Guest Author - Vance Rowe
George Wythe, pronounced “with”, was born in 1726 and was an influential leader when he was an adult. His father died shortly after his birth and was raised and educated by his mother. He had a love of learning and that followed him through his life. He was highly respected as an adult and even became the first American Law Professor, giving him the moniker of “Father of American Jurisprudence. He was born in Virginia in Chesterville which is now known as Hampton. He was also the first delegate from Virginia to sign the Declaration of Independence. He was not there the day the Declaration was signed, but, he was so well respected, that the signers left a space for him to put his signature. Although he was a representative from Virginia and a delegate in the Constitutional Convention, he left the convention before the final draft of the Constitution was drawn up and was not able to sign it.
George Wythe studied law with fervor and in 1746, he was admitted into Virginia’s General Court bar and in 1748, he was elected to the York County bar. He was also appointed clerk to the Committee of Privileges and Elections of the House of Burgesses in October of that year, just a couple of months after his young wife died. George Wythe served as mayor of Williamsburg from 1768 to 1769. In 1775, George Wythe was elected to the Continental Congress.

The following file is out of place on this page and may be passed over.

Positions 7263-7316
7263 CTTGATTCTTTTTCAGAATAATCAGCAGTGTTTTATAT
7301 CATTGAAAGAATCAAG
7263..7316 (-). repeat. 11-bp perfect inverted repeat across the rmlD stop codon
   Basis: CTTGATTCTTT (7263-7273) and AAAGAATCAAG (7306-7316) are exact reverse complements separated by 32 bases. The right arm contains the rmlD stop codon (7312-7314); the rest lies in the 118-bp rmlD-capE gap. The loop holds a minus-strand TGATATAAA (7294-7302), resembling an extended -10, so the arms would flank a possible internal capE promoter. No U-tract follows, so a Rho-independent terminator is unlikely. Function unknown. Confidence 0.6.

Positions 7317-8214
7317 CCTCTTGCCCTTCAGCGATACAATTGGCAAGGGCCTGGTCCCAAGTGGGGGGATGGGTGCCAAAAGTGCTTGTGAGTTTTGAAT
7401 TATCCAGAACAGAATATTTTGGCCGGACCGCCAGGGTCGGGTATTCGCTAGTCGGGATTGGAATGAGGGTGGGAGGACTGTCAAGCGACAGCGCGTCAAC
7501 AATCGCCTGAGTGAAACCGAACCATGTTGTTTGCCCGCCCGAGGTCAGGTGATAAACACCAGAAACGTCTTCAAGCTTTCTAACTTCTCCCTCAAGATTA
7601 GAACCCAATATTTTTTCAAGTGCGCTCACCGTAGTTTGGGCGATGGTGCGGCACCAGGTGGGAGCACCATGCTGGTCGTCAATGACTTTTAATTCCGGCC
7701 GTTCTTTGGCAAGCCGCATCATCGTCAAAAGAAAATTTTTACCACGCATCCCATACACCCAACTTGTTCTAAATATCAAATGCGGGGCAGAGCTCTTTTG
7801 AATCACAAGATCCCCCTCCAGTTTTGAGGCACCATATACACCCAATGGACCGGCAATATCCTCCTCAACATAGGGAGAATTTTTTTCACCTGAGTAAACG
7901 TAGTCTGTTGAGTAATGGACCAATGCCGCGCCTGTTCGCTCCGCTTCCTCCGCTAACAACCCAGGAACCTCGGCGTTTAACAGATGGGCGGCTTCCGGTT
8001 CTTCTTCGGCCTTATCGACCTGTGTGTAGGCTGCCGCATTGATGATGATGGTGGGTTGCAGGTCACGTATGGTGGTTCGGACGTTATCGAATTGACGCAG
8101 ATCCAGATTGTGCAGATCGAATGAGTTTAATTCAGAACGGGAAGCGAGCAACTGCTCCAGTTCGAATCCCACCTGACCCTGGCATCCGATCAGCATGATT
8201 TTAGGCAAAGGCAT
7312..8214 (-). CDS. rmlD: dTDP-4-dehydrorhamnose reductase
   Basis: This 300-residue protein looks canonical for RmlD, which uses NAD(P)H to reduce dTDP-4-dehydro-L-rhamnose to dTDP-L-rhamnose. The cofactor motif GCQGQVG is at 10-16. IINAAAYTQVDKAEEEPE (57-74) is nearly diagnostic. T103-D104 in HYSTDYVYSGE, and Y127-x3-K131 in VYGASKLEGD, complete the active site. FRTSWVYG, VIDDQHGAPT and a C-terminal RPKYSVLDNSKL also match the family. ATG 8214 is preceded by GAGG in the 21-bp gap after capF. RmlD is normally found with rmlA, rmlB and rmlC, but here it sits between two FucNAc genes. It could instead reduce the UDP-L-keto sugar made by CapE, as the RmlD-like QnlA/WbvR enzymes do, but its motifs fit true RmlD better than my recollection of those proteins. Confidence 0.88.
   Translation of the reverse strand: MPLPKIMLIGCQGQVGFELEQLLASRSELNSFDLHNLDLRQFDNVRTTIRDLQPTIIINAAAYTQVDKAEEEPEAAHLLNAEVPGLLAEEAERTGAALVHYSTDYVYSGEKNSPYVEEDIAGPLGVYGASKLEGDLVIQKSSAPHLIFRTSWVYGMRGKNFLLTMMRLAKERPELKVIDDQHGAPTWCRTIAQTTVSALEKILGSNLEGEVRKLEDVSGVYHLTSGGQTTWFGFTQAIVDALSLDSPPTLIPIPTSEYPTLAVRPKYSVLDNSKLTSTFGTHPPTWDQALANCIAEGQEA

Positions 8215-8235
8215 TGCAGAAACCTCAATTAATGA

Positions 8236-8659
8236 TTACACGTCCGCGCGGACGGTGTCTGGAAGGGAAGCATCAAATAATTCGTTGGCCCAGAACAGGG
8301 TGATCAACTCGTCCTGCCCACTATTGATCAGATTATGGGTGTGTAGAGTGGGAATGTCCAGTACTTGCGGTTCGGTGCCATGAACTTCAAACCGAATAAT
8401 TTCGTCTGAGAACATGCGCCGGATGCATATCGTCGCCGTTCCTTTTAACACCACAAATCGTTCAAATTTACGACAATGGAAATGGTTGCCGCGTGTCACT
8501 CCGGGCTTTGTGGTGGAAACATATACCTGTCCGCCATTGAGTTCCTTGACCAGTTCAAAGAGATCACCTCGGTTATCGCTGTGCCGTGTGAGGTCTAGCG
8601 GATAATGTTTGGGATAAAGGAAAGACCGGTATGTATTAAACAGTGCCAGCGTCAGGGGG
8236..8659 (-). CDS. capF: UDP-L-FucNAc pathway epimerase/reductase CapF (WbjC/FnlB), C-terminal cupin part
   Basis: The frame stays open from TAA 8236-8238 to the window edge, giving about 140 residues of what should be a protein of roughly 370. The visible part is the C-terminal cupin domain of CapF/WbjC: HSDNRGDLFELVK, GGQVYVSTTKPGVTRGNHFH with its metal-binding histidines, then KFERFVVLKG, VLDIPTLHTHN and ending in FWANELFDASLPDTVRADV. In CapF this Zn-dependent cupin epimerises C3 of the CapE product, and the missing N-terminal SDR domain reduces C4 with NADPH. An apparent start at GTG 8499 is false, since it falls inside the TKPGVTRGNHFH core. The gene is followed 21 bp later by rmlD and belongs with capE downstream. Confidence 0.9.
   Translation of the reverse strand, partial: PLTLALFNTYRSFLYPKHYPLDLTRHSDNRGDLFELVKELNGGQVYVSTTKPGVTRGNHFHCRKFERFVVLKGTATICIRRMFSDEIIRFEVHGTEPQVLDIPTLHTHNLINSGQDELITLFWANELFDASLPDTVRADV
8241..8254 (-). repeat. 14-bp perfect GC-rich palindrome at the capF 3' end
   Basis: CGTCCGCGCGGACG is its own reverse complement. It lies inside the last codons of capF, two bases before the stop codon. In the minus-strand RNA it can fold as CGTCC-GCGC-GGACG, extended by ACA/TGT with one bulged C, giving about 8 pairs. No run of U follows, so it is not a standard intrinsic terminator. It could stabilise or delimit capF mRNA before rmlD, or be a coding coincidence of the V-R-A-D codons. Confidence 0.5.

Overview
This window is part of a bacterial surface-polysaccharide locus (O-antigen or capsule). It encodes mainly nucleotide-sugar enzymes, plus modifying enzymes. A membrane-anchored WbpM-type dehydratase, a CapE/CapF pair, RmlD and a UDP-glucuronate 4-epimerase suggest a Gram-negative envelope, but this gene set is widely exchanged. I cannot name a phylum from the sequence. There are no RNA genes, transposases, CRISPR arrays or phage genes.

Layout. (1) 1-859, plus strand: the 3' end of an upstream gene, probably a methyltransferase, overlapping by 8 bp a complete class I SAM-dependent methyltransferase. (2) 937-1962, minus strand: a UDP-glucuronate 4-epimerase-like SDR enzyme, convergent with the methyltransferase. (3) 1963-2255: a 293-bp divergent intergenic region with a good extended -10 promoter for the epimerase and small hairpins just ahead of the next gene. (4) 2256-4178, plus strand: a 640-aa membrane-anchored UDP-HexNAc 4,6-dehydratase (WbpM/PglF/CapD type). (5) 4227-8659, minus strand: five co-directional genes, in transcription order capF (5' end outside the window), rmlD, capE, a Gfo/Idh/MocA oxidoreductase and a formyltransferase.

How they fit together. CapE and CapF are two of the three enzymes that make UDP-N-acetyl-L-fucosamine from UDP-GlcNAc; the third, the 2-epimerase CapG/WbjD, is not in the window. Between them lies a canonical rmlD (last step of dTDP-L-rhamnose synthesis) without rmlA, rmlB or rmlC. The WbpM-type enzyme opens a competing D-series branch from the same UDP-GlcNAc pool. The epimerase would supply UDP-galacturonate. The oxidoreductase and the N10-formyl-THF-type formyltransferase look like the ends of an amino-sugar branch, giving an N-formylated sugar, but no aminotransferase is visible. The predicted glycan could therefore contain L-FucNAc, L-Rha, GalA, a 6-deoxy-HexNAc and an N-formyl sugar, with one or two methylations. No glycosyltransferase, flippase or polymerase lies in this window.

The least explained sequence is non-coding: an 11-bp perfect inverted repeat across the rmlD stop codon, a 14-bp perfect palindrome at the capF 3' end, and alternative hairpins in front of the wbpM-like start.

He was a proponent for America’s quest for independence and helped form the government of Virginia. He even designed the state seal of Virginia with the words “Sic Temper Tyrannis” and is still used today. Then in 1779, he was elected to the new Chair of Law at William and Mary College and became the first law professor. His students included Thomas Jefferson, James Monroe and Henry Clay. Thomas Jefferson grew very close to Wythe and considered him his “second father”.
He died in 1806 and was buried at the same church where Patrick Henry gave his famous “Give Me Liberty or Give me Death” speech. He was allegedly poisoned by his grand nephew, George Wythe Sweeney. Sweeney was in Wythe’s will as was a former slave of Wythe’s named Lydia Broadnax and her son. He was a slave owner but was also a proponent for abolition and freed his slaves. Broadnax stayed to work for him. Sweeney took offense to Broadnax and her son being in the will, so he poisoned them and his uncle. He also wrote checks against Sweeney’s fortune and poisoned him so he wouldn’t find out. When Wythe found this out, he changed the will, taking Sweeney out of it. Wythe died shortly after and Sweeney was charged with the murder but there was not enough evidence to convict him. Lydia Broadnax survived the poisoning but could not testify as blacks were not allowed to testify against whites back then.
George Wythe left behind a legacy that is virtually unmatched and was truly a shaper of our government as we know it today.